Exercise is pretty essential for stress management, especially with a workload like a caretaker. The best part of exercising is that the benefits are non-negotiable. No matter what kind of mood you are in before you start- you are biologically hard wired to feel good because of your workout. Which makes it easier to do on days when you really just don’t want to.
Healthy eating should go without saying, but for the sake of being thorough, we’re going to say it once more. When you eat well, you generally feel well and feeling well leads to you performing your duties better. All of this adds up to a lovely feeling of accomplishment on a consistent basis- instead of mounting stress.
Plus, you might drop a few inches on your waistline! Which is always fun.
For the sake of keeping things simple, we’re only making one recommendation regarding diet, which we’ll cover below.
Intermittent fasting is a style of dieting that has gained increased popularity in recent years. In a nutshell, it is predicated on extended periods of not eating followed by short windows of eating your fill.
It was based on the foraging patterns of our early ancestors, who despite not having the technology we have available today, maintained good physiques for most of their lives. Obesity wasn’t even an option in those times. Partly because of the hormonal effects of this style of diet, but also because food was far more scarce before agriculture.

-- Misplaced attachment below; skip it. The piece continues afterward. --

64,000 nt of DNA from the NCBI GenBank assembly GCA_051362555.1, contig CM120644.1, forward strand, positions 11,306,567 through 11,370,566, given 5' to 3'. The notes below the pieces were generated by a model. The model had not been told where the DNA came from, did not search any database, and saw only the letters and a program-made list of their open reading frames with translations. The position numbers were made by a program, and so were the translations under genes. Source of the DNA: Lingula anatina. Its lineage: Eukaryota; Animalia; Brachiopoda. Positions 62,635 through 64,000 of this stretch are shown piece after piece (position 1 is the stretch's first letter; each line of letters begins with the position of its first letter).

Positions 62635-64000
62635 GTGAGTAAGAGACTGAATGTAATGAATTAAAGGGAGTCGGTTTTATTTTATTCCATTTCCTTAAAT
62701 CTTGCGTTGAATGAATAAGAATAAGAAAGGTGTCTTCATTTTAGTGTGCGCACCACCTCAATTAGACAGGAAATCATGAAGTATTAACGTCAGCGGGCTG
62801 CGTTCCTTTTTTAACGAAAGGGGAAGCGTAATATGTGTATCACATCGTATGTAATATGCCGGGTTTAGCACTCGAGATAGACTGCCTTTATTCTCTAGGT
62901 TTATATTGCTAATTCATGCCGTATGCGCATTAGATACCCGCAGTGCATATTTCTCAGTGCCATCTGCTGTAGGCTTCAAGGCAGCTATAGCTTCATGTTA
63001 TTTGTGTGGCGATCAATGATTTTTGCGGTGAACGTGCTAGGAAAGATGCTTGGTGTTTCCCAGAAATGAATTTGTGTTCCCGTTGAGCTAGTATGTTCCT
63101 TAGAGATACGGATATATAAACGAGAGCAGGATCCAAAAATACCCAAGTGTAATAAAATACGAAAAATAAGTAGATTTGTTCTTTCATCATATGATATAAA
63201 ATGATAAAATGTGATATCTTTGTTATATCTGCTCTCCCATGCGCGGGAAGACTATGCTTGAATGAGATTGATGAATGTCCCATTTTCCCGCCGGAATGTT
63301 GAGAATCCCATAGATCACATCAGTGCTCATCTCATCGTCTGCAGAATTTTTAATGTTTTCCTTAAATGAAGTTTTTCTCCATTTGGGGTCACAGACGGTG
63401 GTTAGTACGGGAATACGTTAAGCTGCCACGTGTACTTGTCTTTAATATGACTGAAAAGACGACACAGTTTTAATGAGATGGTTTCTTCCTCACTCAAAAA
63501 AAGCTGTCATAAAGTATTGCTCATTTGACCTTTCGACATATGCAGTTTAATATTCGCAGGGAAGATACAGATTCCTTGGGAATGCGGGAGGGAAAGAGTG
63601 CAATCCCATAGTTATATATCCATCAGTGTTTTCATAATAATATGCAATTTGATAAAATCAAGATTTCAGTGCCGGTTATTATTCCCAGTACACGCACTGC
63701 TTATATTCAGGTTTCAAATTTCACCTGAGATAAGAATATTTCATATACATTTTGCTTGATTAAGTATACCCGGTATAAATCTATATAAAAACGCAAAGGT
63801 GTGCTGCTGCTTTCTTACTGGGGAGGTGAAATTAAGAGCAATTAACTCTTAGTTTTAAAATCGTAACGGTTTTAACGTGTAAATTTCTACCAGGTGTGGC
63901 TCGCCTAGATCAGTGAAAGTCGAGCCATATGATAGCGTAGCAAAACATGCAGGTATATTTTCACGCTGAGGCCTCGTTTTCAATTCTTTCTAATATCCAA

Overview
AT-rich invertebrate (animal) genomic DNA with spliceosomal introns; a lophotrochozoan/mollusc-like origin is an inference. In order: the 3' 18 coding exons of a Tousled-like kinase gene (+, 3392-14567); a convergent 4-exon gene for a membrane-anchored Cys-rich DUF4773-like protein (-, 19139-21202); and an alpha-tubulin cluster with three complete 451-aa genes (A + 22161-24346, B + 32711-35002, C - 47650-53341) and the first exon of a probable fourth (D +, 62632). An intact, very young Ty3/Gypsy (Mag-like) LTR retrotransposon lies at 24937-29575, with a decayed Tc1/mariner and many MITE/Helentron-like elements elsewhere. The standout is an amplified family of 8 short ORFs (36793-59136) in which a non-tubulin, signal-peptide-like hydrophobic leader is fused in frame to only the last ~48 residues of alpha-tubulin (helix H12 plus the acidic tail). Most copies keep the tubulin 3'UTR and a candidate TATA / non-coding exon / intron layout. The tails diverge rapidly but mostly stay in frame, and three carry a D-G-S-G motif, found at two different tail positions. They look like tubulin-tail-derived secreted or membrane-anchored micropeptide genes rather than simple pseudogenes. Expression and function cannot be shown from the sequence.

One could argue that the scarcity of food forced this diet on our ancestors, but one thing is for sure- it works. A number of studies have been conducted on intermittent fasting, you can find some of them cited in this article by Healthline.com.
Here are some of the benefits you can expect:
- Reduced Belly fat
- Lower risk of Type 2 diabetes
- Improved Brain Health
- Reduced risk of Alzheimer’s disease
- Improved Heart Health
- Decreased likelihood of Developing Cancer
As you can see, there’s far more in it for you than a bit of hunger and a decreased waistline. Intermittent fasting can open the doors to new energy levels, happiness and performance in your daily routine.
How to get started with IF: